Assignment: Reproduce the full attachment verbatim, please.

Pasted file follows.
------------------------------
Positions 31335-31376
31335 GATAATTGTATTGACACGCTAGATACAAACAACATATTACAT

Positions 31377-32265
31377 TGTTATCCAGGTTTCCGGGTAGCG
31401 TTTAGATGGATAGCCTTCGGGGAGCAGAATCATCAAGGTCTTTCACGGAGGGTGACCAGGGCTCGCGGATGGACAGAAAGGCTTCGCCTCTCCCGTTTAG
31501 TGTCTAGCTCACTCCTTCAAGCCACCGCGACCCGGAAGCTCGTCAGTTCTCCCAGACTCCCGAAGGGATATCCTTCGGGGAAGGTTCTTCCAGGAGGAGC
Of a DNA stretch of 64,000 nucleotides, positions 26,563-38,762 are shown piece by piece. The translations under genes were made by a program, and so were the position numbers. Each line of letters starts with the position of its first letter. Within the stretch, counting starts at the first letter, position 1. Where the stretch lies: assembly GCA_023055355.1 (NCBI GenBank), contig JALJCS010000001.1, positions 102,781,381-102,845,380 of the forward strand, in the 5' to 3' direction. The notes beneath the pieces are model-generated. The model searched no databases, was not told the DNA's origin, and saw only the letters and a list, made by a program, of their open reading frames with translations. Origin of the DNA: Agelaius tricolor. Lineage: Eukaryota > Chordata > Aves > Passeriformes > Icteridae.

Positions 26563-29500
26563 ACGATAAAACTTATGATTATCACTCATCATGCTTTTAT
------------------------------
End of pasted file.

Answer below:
Positions 31335-31376
31335 GATAATTGTATTGACACGCTAGATACAAACAACATATTACAT

Positions 31377-32265
31377 TGTTATCCAGGTTTCCGGGTAGCG
31401 TTTAGATGGATAGCCTTCGGGGAGCAGAATCATCAAGGTCTTTCACGGAGGGTGACCAGGGCTCGCGGATGGACAGAAAGGCTTCGCCTCTCCCGTTTAG
31501 TGTCTAGCTCACTCCTTCAAGCCACCGCGACCCGGAAGCTCGTCAGTTCTCCCAGACTCCCGAAGGGATATCCTTCGGGGAAGGTTCTTCCAGGAGGAGC
Of a DNA stretch of 64,000 nucleotides, positions 26,563-38,762 are shown piece by piece. The translations under genes were made by a program, and so were the position numbers. Each line of letters starts with the position of its first letter. Within the stretch, counting starts at the first letter, position 1. Where the stretch lies: assembly GCA_023055355.1 (NCBI GenBank), contig JALJCS010000001.1, positions 102,781,381-102,845,380 of the forward strand, in the 5' to 3' direction. The notes beneath the pieces are model-generated. The model searched no databases, was not told the DNA's origin, and saw only the letters and a list, made by a program, of their open reading frames with translations. Origin of the DNA: Agelaius tricolor. Lineage: Eukaryota > Chordata > Aves > Passeriformes > Icteridae.

Positions 26563-29500
26563 ACGATAAAACTTATGATTATCACTCATCATGCTTTTAT